Batman has joined forces with his archnemesis, and things are already off to a rocky start.
But time is of the essence as another piece of Commissioner Gordon is delivered to the Gotham City PD.
Will Batman be able to work fast enough to save his dear friend, or whatever is left of him?
Dark Knight NewsBatman & The Joker: The Deadly Duo #2 has again given us a rich detective narrative, wrapped up in the rounded and real look of Gotham. The mystery’s immersing Batman into some intense moral dilemmas and the matter of just how much we can trust the foaming-at-the-mouth Joker, if at all, is always in question. This is effortless and gripping storytelling by a team of true masters in the art of crafting comics.
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The Super Powered FancastSilvestri also delivers some beautifully detailed art throughout the issue with visuals that are exciting and brilliantly utilize the darkness of the city to its advantage.
Batman-NewsThis comic is a great time. It isn’t the most profound story ever but it isn’t supposed to be. It’s just well written and brilliantly drawn. Strongly recommended.
Weird Science DC ComicsBatman & The Joker: The Deadly Duo #2 takes the boilerplate setup from issue #1 and amps up the horror elements in surprisingly new directions for an issue with spectacular art and a suddenly more intriguing story.
The Comicbook DispatchBatman & The Joker: The Deadly Duo #2 seems to do what many of the Batman issues have done this week, and that’s a focus on action over story. This isn’t necessarily a bad thing, however, in a comic trying to get off the ground it may not be the best thing to do at the beginning of the second issue. Additionally, I just need to point out that Batman & The Joker: The Deadly Duo #2 is not a good place to start in this series. There is almost no catch-up or recap and thus as this issue opens, fans would be royally surprised as to what’s going on and why. Granted, we kind of are too… Nevertheless, just like Batman #130 this week, Batman & The Joker: The Deadly Duo #2 has some rather stellar plot threads for readers to pull that make this tale intriguing while garnering a strong sense of mystery and detective storytelling. Who’s behind all of this and why are they basically cloning Jokers? And what connection does this all have to do with the Waynes? There is so much meat on the bone making this reviewer excited for the future of this series. Yet, I’m reviewing THIS issue which was again overcompensating with action instead of pulling these enigmatic plot threads that could hold the story together on their own.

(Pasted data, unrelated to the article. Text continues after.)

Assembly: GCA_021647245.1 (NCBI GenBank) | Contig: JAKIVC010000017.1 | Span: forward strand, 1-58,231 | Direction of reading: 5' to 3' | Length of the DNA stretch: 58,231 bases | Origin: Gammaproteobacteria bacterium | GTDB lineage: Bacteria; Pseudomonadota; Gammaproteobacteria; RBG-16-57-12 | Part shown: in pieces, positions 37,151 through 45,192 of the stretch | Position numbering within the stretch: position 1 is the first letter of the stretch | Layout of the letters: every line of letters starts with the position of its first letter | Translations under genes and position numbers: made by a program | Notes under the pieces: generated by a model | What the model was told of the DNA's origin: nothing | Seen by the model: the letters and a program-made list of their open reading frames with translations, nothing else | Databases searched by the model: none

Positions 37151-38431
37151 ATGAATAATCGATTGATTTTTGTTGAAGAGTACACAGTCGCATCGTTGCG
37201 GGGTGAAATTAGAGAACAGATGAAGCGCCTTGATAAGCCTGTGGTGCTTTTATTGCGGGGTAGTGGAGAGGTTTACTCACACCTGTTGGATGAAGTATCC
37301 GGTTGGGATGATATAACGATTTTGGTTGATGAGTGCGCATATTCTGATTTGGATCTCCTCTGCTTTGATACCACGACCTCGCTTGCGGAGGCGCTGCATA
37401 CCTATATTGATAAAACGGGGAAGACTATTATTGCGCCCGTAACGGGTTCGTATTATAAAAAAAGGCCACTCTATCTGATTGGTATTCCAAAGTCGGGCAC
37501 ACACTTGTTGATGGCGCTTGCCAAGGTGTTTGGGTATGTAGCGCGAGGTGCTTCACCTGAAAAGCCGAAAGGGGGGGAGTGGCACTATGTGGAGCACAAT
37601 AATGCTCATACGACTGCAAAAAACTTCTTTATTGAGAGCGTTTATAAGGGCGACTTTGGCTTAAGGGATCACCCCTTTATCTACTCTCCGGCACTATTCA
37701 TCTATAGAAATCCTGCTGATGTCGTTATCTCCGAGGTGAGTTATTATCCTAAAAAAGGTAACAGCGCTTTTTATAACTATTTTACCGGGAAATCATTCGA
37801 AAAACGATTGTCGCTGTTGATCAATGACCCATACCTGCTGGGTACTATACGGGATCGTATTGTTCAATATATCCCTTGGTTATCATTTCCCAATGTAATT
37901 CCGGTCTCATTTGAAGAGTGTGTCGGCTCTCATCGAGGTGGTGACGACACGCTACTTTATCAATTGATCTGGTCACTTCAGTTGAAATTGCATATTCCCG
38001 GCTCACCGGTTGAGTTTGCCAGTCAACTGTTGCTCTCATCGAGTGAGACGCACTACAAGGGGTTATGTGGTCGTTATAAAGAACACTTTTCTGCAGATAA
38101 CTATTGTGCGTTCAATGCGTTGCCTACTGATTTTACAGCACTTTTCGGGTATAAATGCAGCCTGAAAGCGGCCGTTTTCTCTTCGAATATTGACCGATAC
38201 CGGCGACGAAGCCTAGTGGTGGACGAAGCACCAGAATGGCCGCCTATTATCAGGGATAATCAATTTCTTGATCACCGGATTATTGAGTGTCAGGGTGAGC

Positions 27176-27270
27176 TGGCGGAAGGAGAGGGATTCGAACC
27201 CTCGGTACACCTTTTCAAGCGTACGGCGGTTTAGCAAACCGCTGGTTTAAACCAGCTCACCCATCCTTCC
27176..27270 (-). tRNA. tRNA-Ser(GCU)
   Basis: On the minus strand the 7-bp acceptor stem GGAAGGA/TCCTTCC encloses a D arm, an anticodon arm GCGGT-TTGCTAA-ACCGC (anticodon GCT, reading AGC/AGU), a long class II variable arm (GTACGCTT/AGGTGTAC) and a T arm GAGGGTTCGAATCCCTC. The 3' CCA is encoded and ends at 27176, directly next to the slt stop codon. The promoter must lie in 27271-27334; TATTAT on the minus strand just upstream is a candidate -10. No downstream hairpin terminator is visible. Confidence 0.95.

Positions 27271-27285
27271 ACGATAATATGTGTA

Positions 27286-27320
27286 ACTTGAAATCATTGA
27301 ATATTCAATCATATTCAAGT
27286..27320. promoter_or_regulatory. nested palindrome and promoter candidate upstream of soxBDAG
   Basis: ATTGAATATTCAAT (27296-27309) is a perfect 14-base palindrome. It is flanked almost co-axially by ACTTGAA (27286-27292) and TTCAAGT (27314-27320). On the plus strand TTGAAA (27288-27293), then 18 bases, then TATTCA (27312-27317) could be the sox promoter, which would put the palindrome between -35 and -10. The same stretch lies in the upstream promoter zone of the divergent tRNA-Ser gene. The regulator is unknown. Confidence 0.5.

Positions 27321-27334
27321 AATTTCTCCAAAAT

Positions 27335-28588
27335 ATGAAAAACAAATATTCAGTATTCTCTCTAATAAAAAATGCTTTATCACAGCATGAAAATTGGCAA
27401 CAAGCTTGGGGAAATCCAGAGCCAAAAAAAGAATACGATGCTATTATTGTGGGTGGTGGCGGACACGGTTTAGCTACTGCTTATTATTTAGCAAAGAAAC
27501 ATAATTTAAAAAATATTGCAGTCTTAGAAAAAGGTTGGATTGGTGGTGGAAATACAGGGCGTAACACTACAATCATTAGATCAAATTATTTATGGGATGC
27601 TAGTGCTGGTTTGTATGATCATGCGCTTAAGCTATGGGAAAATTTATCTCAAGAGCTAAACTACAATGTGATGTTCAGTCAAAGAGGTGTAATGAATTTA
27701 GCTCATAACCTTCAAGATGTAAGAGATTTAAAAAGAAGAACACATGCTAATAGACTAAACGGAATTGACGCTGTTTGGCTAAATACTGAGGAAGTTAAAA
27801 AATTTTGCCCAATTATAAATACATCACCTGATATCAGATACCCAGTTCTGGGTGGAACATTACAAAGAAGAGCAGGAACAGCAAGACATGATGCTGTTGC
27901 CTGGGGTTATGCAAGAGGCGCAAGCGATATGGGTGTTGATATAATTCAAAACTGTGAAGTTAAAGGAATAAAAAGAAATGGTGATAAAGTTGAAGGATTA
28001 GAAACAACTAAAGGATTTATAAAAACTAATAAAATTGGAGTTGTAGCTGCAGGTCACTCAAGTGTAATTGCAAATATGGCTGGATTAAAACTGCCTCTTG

Graphic PolicyBatman & The Joker: The Deadly Duo #2 is an entertaining read. It doesn’t fall into “90s issues” we see from others who “return” to comics and instead plays off Marc Silvestri’s strengths that made his creator owned work stand out from the crowd. There’s a lot here to enjoy and fans of Silvestri, want to see Batman and Joker team up, or like a little horror, will want to check this one out.
Comic WatchBATMAN & THE JOKER: THE DEADLY DUO #2 is shaping up to be a must-read #Batman and #Joker story. Silvestris vision and art feels right at home on the #DCBlackLabel format.
But Why Tho?Batman & The Joker: The Deadly Duo #2continues to explore the dynamic between its titular characters while also delivering plenty of action and humor. So far, I've been pleasantly surprised by this comic, and I hope that feeling continues, especially as the last page teases a whole new world of trouble for Batman and the Joker.
Get Your Comic OnThe Deadly Duo continues to give readers the purest form of the Batman/Joker relationship. Without all the trappings of a main continuity story, The Deadly Duo has free reign to relish in the delightfully dark and impish interactions between its two leads.
Geek DadMarc Silvestri’s dark ’90s-inspired thriller turns Batman and Joker into teeth-clenched teammates—as a mysterious villain has captured both Harley Quinn and Jim Gordon hostage, unleashed an army of genetically-engineered monsters, and force Batman and Joker into completing weird tasks together. The first issue had some good humor to it, but this issue is just pitch-black and ultraviolet—with scenes of torture, monsters being torn apart, and the two characters very clearly not being able to stand each other. That makes sense, but it’s also not all that entertaining to watch as a core dynamic. A subplot involving the Gotham Mayoral race and a hard-boiled anti-vigilante candidate with an eyepatch—who isn’t Nanako—doesn’t really go anywhere, although Alfred and Dick Grayson get a few good scenes. The art by Silvestri is strong and gritty, but the story doesn’t live up to it.
ComicBook.comThings feel cluttered, story wise and while dark and gritty with a sharper edge is something that should work for Batman, this issue veers a little too far into the grim and the weird, ultimately creating a lack of balance that throws the whole issue off.